You know how it is. You're organising your freezers/vegetables/cream cakes and somebody comes along, and asks you a question.
It could be anything, from 'Can you tell me where the sugar is?' to the one which I get frequently (for some unknown reason) 'Are you the bakery manager?' I would love to respond with 'Do I look like the sad kind of person who would work full time in a sad supermarket, for crap pay?', but I'd probably get the sack. But there are a number of ways you can deal with these Frequently Asked Questions (or FAQs to save on paper).
In my experience, the most common FAQ is to ask for directions. For example, where I work, granulated sugar is nowhere near the other sugars, which does confuse people. But there are a number of ways you can respond to these questions:
Not to be attempted when a senior manager is stood nearby. If you are very busy, perhaps the best method is just to grunt and point in the general direction of the product, and mutter 'Its over there' under your breath, before running away and hiding. This is very useful, because you can use it, even if you don't know where the product is, as if the customer isn't likely to ask you again.
If you aren't too busy, you may like to try this one. If you honestly don't know where the hell the product is, just wander round where you think it might be until you either find it, or annoy the customer so much that the walk off muttering under their breath that they'll find it themselves. Very good if you want to 'annoy' someone.
Very useful if someone else is near, and you can't be bothered. Just point to your co-worker and suggest that your customer asks that employee, "cos you don't know".
This is one to use if your customer can't see what is right under their nose, and can be quite humorous. Just say 'Its right there!' and listen out for the customer saying things like 'How stupid of me!' at which point you can say something witty like 'Yes! How STUPID of you!' before walking away.
The alternative is a lot more fun. This is how it goes. The customer asks you where the product is. You admit to the fact that you don't know, but you tell the customer that you will go and consult with someone who does know. At this point head for cover, with areas like corridors, warehouses or for the very stupid, meat freezers. Wait for about five minutes, while you have a quick sleep, sweet or fag. Go out onto the shop floor. Unless your customer has spotted the product, or seen another member of staff (both of which are very unlikely, you don't see staff in supermarkets! Don't be silly!), they will still be stood there, awaiting your arrival. Go up to them, and say in a very load, and clear voice 'It was there all the time!' before walking away and muttering 'Stupid Moron!', of course, under your breath.
If you are not very busy, and a customer asks you where a product is, that is located general direction of the deli counter, then make sure you show the customer exactly where the product is, before stopping off and having a good natter with your esteemed colleague Karen from Deli for about ten minutes, as neither of you are busy, and need a good excuse to waste some time. This is especially useful if your domain is nowhere near another member of staff, as it gives you an excellent excuse to wander about aimlessly, talking to people for at least half an hour.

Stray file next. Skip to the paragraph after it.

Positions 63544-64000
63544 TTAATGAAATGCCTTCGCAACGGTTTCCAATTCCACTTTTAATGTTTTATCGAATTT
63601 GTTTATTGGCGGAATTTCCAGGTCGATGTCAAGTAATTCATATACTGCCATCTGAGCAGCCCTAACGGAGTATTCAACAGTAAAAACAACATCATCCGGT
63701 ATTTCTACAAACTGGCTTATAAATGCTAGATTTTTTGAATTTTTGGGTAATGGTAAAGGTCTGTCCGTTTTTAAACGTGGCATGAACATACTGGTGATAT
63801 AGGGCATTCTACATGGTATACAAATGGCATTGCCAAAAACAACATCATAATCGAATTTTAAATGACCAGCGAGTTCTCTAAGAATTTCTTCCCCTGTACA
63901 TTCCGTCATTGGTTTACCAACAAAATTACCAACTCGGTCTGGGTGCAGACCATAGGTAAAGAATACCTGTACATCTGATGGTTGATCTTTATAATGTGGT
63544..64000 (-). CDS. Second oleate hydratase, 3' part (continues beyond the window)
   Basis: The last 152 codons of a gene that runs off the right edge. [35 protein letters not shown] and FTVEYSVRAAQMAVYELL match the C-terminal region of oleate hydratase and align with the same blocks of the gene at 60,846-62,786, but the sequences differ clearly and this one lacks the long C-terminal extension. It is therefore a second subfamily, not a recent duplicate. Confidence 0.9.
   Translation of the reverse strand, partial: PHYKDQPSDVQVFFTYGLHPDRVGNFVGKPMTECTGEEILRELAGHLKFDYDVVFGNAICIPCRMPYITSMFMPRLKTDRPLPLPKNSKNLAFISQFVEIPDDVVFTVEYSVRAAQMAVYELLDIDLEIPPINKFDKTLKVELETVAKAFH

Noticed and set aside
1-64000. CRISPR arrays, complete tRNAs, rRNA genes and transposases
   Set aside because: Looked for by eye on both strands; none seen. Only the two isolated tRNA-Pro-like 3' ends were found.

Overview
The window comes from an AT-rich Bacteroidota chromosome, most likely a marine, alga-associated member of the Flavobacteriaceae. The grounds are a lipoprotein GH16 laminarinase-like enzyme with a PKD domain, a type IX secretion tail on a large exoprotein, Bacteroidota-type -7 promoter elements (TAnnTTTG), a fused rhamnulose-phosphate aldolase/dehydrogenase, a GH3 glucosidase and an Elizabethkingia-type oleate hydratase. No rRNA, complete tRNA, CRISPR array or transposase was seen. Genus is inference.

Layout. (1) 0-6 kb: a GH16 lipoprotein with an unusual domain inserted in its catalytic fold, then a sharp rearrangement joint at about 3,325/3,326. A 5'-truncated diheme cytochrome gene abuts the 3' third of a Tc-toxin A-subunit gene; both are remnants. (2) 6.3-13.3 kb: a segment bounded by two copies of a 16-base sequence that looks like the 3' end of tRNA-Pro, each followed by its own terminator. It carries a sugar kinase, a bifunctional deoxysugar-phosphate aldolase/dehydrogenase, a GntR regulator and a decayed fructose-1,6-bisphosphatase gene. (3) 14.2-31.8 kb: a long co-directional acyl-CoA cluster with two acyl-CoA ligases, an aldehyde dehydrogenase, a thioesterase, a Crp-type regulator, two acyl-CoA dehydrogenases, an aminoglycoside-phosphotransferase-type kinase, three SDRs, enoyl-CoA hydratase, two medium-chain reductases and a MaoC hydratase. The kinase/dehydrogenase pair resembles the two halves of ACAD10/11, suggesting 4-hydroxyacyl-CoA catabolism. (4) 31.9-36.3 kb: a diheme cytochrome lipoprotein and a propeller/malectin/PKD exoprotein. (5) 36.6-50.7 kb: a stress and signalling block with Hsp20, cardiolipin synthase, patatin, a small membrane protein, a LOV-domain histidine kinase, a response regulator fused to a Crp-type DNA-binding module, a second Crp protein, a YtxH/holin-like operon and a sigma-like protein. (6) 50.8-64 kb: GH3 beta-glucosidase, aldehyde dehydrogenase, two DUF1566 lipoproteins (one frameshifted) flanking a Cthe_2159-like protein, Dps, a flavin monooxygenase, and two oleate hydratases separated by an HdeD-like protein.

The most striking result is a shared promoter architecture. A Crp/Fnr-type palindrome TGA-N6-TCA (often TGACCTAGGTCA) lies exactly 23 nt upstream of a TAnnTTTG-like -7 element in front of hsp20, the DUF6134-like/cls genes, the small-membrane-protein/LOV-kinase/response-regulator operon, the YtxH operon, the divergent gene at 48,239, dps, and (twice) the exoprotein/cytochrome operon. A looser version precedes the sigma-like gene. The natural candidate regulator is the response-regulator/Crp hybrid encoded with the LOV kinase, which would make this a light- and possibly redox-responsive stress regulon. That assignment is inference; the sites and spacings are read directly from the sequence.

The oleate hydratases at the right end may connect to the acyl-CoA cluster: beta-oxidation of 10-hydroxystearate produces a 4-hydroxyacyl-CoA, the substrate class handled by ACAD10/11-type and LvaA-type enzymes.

It would be very boring if all your FAQs were about directions. But there are others.
I am frequently asked if I am the baker. Now at this point it isn't a good idea to mention the fact that the supermarket you work for is crap, and the only bread made on the premises comes in box, before a crust is added in the oven. It is best just to say that the baker is on his/her meal break, and will be back in about half an hour.
Another one is where people assume I am the baker, and start asking for advice for advice on which flour to use when making apple pies. I just smile, sweetly, and dish out some line similar to 'I haven't got a clue, pal', only nicer in tone.
Those of you lucky people you get to work in the meat department will often be asked things like 'Are you the butcher?' (yeah, right, you just shove the stuff on the shelves) or for cooking or freezing advice.
Cooking times are easy. Just waffle on for about ten minutes, quoting entirely fictitious cooking times, and make a number up for the temperature of the oven or pan. As for freezing, pick a number, any number. Multiply it by 3 and divide by 4 and quote this as the length of time the meat will last in an industrial freezer like the one you've got in the back. Now make a quick exit.
So there you are. You should now be able to face any question a customer can hit you with, and if I haven't touched upon certain areas then you should be able to improvise your answer using the examples given above. Have fun.
This was part two of our look at supermarkets. Written by Bods, who is currently the master baker in a local supermarket, and has been involved in the training of many of his colleagues.
And now for an amendment to last issues article, 'Supermarket Speak'. Under the heading 'Fresh - Bakery' it should not read "We got the bread out of a box and put it in the oven for ten minutes", but should be "We got the bread out of a box, put it in the oven for between 6 and 11 minutes, adding steam for the final minute, but with no steam when baking brown bread." So ner.
Following on from Supermarket Speak, more insight into the world of supermarkets from a teenage perspective.
Incidentally whilst working in Food Giant in Hyde, I did spend far too much time on a Monday night talking to Karen on Deli, mainly as once she started talking to you, it was hard to get her to stop! Not that I minded. The 5-8:15pm time slot was particularly tedious, except when Karen was around.